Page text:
If you are new to driving in Virginia or, more likely if you are reading this, you have received a traffic ticket in Virginia, we hope to orient you to speeding tickets and traffic fines in Virginia.
SPEEDING TICKET FINES—HOW THEY AFFECT YOUR WALLET
First of all, how much is a speeding fine in Virginia? If you get caught driving faster than speed limit, you can be fined. For most traffic infractions, the maximum fine is $250.
If the cited driver appears in court, the amount of the fine is determined by the judge. If however, the driver chooses to accept guilt and prepay the ticket out of court, the law provides a schedule that will determine the amount of the fine. Therefore, the amount of the fine cannot be modified by the police officer or by the court clerk.
Virginia’s schedule for speeding tickets sets the following amounts for prepaying a ticket out of court:
- In most places: $6 per mile over the speed limit
- In a highway construction zone or school crossing: $7 per mile over the speed limit
- In a residential zone: $8 per mile over the speed limit PLUS up to $200 extra
- Processing fee: $51 (at least)
There is not really an average cost of speeding tickets, but for a speeding ticket 10-mile-over the speed limit, you’ll end up paying $111.
You might be thinking, “So…I pay the ticket, and I’m good to go?” Not necessarily. According to NerdWallet, depending on how fast you were going and your driving history, your insurance could increase your premium by 20%!
This means you could pay hundreds of extra dollars per year to your insurance company until your speeding demerits come off your record. So speeding ticket cost ramifications could go on long beyond your court date.
SPEEDING CONVICTIONS—CONSEQUENCES BEYOND YOUR BANK ACCOUNT
Virginia issues driving demerits for all traffic offenses, including speeding. Here is the breakdown of points:
- Driving too slowly 3 demerit points
- 1-9 miles over 3 demerit points
- 10-19 miles over 4 demerit points
- 20+ miles over 6 demerit points
If you accrue too many demerit points, your license will be suspended, and you will be placed on driving probation. If you accrue 18 points in a 12-month period, or 24 points in a 24-month period, your license will be suspended for at least 90 days.
If that happens, you will be required to take a safe driving training class in order to get your license back. If you accrue 12 demerit points in 12 months or 18 points in 24 months, you will be required to take a class anyway.
If you carry a Commercial Drivers License (CDL), your license could be revoked or suspended for going 15+ miles over the speed limit, with just one violation.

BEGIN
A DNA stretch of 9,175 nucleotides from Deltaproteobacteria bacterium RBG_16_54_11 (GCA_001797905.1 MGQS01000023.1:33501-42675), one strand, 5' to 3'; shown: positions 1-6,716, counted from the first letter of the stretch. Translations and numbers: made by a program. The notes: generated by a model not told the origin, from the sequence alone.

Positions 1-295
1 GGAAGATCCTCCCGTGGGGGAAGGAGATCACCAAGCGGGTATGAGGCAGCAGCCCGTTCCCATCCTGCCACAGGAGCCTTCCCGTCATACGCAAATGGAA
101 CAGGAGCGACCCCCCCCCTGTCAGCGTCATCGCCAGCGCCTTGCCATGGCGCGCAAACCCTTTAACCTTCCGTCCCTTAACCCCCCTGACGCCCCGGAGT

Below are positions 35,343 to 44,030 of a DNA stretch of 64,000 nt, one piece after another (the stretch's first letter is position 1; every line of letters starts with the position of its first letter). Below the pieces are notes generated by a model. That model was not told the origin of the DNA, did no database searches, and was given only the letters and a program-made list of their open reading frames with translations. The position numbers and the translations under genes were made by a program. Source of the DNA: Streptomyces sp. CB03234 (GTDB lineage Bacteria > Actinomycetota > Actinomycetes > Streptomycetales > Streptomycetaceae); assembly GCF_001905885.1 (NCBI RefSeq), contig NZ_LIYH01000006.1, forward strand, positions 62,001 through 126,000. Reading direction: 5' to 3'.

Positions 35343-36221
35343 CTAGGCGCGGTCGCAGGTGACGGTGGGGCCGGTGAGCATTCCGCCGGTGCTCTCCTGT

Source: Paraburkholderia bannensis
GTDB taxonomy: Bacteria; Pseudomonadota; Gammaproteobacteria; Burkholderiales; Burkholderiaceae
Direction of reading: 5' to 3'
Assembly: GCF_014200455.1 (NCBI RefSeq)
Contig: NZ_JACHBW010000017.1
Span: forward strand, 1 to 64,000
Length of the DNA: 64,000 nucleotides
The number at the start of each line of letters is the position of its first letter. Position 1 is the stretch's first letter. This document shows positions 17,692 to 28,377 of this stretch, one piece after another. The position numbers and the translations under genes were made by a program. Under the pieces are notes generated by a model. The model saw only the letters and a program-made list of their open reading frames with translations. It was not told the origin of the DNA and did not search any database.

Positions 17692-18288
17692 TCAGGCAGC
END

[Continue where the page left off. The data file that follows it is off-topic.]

Additionally, if you are caught driving 20+ miles per hour over the speed limit (or in excess of 85 miles per hour), you may be charged with Reckless Driving, a Class 1 misdemeanor. For more information on traffic violations and criminal records, read our comprehensive blog post about Virginia traffic violations.
SPEEDING TICKETS—WHAT TO DO ABOUT THEM
If you are pulled over, speak cordially to the officer and do what is asked of you. If your encounter results in a Virginia speeding ticket, you do have a few options:
- Pay the fine and let the points hit your record (and fall off over the course of time).
- Pay the fine and take the safe driving class to get the points erased.
- Contest the fine in court, especially if you think you don’t deserve the ticket.
- Negotiate the fine in court, to see if you can get it lowered.
Virginia offers safe driving classes at your own discretion or at the order of the court. If you voluntarily take one, it may give you 5 safe driving points (which will easily cancel out one minor speeding ticket).
If the court orders you to attend a safe driving class, you don’t get the points, but it could be a way to avoid license suspension. You can voluntarily take one safe driving class every two years.
Speeding tickets in Virginia may be expensive, and they may have long-term consequences; but if you don’t repeat your mistake, and you stick to safe driving, you have nothing to worry about. Do you have questions? Do you believe you were wrongfully charged?
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